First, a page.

Most of Western Europe and Russia were Christian states during the Middle Ages and after. Those states that were not Christian were Muslim. Both groups disliked the Jews for their denial of Jesus. Carroll reports on an omission of the current Pope (2006), “He made no mention of anti-Semitisms other parent, the long tradition of Christian contempt for Jews and the Jewish religion, which both fed the hatred of the perpetrators and justified the inaction of the bystanders.” Jews were considered evil before World War II.
Propaganda helped desensitize the Germans and German Occupied countries toward the Jews. Posters, magazines, and the Nuremburg Laws proposed and reiterated that Jews were sub-human. It was not bad to exterminate Jews because they were like insects. Jews were not equal to Germans. They caused the war and all the Aryan citizens’ woes. This helped ordinary citizens look the other way. For those sadistic citizens rewards were in place for denouncing Jews.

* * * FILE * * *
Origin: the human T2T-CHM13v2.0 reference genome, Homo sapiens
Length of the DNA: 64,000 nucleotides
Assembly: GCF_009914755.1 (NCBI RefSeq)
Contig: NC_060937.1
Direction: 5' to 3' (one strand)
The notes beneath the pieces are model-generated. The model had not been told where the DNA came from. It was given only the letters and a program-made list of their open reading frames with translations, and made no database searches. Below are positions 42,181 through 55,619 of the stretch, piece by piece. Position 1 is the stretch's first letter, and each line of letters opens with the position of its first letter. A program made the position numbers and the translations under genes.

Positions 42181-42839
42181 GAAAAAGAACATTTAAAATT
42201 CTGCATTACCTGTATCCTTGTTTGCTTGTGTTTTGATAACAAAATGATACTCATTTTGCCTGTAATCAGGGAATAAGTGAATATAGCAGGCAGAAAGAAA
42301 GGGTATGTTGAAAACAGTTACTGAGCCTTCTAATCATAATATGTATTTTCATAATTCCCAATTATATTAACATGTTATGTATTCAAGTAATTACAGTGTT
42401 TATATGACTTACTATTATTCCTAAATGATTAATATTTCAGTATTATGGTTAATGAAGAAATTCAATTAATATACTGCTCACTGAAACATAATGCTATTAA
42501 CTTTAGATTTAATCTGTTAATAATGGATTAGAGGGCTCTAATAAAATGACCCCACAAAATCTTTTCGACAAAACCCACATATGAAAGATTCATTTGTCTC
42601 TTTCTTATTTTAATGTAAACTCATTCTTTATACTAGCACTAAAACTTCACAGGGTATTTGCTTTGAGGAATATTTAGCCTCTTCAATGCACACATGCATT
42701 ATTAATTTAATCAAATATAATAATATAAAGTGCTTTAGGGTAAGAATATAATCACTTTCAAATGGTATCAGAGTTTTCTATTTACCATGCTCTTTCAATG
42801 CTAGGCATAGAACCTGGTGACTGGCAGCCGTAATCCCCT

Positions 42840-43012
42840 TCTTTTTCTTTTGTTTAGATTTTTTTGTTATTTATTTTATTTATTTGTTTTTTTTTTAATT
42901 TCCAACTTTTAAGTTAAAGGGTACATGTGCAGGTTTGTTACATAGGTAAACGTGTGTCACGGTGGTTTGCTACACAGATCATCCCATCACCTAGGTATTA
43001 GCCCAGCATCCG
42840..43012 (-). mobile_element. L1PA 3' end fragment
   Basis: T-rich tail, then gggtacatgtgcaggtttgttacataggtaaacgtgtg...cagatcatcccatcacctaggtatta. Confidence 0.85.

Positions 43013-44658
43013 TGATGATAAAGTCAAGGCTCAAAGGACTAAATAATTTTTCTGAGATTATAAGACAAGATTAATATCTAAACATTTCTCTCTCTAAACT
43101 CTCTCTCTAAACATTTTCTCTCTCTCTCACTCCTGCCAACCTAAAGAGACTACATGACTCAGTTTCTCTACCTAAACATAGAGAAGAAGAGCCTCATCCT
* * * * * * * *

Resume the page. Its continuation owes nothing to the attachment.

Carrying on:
Before WWII Western European Jews were more assimilated than Eastern European Jews (Weinstock). Due to the isolation of Jews in the East, the Germans easily set up camps and ghettos in the East. Weinstock explains Eastern European Jews “spoke their own language, Yiddish, which is a combination of German and Hebrew. They read Yiddish books, and frequented Yiddish theater and films. Many Jews in these countries lived in small villages and towns (shtetls) where the population was predominantly Jewish. These communities were largely traditional, in terms of dress for both men and women.” It did not take much coordination to organize the Jews into concentrated groups. This led to the Holocaust because of the convenience of the Jewish isolation.
Countries knew before war broke out on September 1, 1939 that the Nazi persecuted Jews. They felt it was not their concern. Brustein and King (2004) report only the Dominic Republic and Costa Rica agreed to increase quotas for Jews